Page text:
This is not always the case, of course. For highly sensitive tasks such as those involving the lives of human beings, efficient and safe solutions require upfront effort, as much thinking ahead for programmers as they do in other technical disciplines. Likewise, for complex systems, typically composed of many sub-systems, teams engage in careful design, sometimes with scientific rigor. However, for exploring the problem (through prototyping) or in any project able to be completed by a solitary individual, the use of high levels of abstraction allows a programmer’s gut feelings to lead on creation. As alluded to earlier, other disciplines benefit to a degree from this cheapness of testing through simulation. So it is not completely exclusive to programming. Simulation was after all an early benefit of universal digital computers.
In any case, today’s programmers are used to trying things out and playing with the facts of their world without worrying quite as much about the consequences. Does this flexibility change their attitude in other areas of life? It certainly appears to at least in business and government which have become the domain of digital natives. The mantra of Agile is to iterate and build upon solutions that meet user needs today without thinking too far ahead as requirements will and do change. The mantra of Silicon Valley is to move fast and break things. Panta Rhei would be an apt motto for the age – everything flows and life is flux.
This ideology of disruption that motivates the digital economy has its roots in the freedom experienced by playing in a sandpit where the cost of rebuilding your castles is merely computing, a commodity that grows cheaper exponentially. The benefits of this mindset is a greater ability to deal with ambiguity and change but at the price of less secure attachments towards, or appreciation of, pre-existing structures. Programmers put down the cost of not looking far enough into the future as “technical debt” and the cost of maintaining ties to the past as working with “legacy systems”. Both require continued activity, a process of redefinition and obsolescence that is pervasive in digital culture. To the outsider, this flux may be rootless and unnerving. One approach to dealing with this anxiety-causing-tumult is to embrace it, to empower yourself to be in some way at the centre of the maelstrom. To learn to be a change maker, rather than a change taker.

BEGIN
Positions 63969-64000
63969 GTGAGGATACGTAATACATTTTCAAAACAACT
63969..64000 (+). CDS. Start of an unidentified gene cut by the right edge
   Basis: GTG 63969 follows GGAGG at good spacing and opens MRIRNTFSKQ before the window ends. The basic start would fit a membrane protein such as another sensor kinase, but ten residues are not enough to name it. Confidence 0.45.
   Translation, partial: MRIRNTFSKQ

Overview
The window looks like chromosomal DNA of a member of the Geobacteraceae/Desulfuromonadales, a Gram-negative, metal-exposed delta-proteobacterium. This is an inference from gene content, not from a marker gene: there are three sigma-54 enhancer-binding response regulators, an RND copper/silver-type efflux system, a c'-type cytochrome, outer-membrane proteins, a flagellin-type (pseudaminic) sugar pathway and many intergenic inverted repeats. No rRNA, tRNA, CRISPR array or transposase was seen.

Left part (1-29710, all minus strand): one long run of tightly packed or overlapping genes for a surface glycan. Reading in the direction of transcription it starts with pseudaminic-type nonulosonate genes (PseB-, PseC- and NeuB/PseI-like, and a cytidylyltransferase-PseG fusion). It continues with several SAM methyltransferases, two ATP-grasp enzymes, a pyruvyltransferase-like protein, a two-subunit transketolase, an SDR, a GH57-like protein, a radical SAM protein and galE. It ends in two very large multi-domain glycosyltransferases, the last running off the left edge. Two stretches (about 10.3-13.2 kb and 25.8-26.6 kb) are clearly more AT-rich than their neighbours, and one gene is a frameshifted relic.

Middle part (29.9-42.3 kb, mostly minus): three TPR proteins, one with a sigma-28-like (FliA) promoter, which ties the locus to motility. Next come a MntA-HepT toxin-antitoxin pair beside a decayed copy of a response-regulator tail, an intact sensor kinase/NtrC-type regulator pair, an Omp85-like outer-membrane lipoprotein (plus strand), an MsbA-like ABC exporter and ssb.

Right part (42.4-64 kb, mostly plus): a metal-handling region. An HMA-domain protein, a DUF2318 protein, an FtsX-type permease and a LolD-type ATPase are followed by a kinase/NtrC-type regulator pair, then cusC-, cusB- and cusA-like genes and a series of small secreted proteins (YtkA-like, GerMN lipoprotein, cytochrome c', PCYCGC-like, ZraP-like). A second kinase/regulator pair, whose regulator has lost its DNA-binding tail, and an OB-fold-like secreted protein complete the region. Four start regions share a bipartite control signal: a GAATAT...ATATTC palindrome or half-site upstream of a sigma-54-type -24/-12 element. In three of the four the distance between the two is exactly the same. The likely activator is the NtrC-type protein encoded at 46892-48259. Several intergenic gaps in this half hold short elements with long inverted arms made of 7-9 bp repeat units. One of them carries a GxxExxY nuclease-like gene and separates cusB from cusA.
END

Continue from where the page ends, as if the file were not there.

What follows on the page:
Ultimately, this ability to cope with the world created by digital technologies is self-reinforcing and at the heart of Rushkoff’s argument. Whether this is an effective strategy is an open question. I’m not aware of any study saying programmers are better adjusted to the pace of change and the flux caused by the effects of digital technologies than anybody else. Spinning at the centre requires significant outlays of energy: programmers who wish to keep at it must continuously reinvent themselves as well as update their knowledge at a pace familiar to all those involved in science or technology today. The pace only quickens and without support from further technological augmentation, it may be unsustainable.
What seems more of an immediate concern, however, is that since the concept of the Turing Machine was invented, everything that involves calculation of some sort, everything that can be done algorithmically, will eventually be run on digital computers. If being literate and having a certain level of numeracy was essential for flourishing in the 20th Century, programming may well be essential for comprehending the world of the 21st Century. Because more and more of our lives will exist in digital form, to be unable to understand the fundamental composition of it may be as limiting as being innumerate or illiterate.
To see the pervasive digital world as mystifying because you lack the concepts to make sense of it, is in a sense to return to a premodern perspective with technology as magic. Its role in our lives then becomes much like mythic spirits: to be feared or bargained with, their whims completely incomprehensible. There can be little hope of the flourishing of human life under such circumstances.
Rushkoff, D. (2010) Program Or Be Programmed: Ten Commands for a Digital Age, OR Books.